For a recent project I was working on these are the tools that worked best for what we were looking to accomplish. In the next few blog posts, I’ll detail how I set up my dev environment to accomplish these tasks. The first post takes us from scratch to a default express.js installation running on an Azure Web site.
Before going through this, I’m going to assume a few things.
- You’ve already installed Node and NPM on your Mac
- You’ve already installed Express.js via NPM
- You’ve already signed up for a free trial Azure account
Once you’ve got these ready, your good to go.
Connecting to Azure from the command line
There are two ways to set things up in Azure, the web, and the command line. Since I try and spend more time in Terminal than a web browser (less distractions 🙂 ) I tend towards using the command line. Microsoft has made this relatively painless with the Azure CLI NPM package. To install it, just run the command:
npm install azure-cli -g
Once that installs, you have a very nice and useful set of commands to interact with your azure account. To start, you’ll need to get your publish profile by issuing the following command:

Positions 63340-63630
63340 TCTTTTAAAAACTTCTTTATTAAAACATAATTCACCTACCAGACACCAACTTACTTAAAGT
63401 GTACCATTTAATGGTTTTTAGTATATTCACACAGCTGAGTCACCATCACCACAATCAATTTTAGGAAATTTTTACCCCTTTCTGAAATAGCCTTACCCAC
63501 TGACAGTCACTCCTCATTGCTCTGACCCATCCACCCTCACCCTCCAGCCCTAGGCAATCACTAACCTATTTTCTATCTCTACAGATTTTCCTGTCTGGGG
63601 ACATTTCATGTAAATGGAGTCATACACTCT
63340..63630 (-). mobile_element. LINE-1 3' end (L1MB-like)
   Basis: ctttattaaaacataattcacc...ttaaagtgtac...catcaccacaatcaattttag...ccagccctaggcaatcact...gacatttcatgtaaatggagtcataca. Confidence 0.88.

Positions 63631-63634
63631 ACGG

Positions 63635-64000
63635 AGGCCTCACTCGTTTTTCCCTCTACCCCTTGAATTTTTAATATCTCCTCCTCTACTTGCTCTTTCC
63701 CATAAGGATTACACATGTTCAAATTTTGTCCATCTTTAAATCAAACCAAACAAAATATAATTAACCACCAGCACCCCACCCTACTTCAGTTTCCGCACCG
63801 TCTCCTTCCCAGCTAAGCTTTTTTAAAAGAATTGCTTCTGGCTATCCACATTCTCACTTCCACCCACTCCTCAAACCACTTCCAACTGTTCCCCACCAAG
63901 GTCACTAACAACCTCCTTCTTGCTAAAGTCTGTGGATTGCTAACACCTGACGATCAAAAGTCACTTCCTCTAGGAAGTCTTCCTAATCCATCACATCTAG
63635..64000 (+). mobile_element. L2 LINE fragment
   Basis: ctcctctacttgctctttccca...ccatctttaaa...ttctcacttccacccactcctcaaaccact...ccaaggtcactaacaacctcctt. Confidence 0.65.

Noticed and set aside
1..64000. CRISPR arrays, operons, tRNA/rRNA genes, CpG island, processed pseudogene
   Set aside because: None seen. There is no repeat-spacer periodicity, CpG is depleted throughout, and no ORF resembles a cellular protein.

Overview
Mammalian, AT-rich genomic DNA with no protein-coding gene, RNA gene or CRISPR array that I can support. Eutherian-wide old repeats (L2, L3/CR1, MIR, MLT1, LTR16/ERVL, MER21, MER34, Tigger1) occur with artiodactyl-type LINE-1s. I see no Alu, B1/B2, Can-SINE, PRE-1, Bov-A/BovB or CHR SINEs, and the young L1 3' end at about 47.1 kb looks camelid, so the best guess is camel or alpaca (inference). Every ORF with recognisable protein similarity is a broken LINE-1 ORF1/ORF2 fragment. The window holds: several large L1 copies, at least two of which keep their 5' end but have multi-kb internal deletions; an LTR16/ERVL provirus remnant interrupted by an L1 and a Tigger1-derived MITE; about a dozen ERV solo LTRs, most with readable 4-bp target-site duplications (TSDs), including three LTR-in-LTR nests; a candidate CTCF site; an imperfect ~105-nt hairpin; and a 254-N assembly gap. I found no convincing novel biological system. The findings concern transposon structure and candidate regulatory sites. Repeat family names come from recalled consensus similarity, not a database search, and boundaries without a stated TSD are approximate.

azure account download
Which will open your browser and have you log into your account to download the profile. Once you log in, it will download and then you can start using it by running:
azure account import [path to where you downloaded the file]
Now your ready to go 🙂
Creating your new Azure web site
Now that you can interact with Azure, let’s actually do something. To create your a new azure web site run the command:
azure site create [new site name] —git
This will create you a new azure web site, and also set it up for git development while also setting up the current directory to be a git repo with the azure remote entry already added.
Creating the default express.js web site
Creating a new express site is down the same way as it always is, running the command:
After it runs, you can make sure it runs locally by running:
And launching node:
After ensuring that it is running locally, by pointing your browser at http://localhost:3000 you are ready to push your creation to the cloud. To do this, all you have to do is commit it to your local git repo
git add . git commit -m “initial checkin”
And then push it to the azure remote repo:
git push azure master
And that’s it, you’re live in the cloud! To show your new site in the browser, you can use the CLI shortcut
azure site browse
The ever-expanding world of web dev tools is an unending list of possibilities to make your life as a developer easier. Never has it been easier to mix and match tools and practices to find what works best for you and you project.
This post originally published at blog.4mkapps.com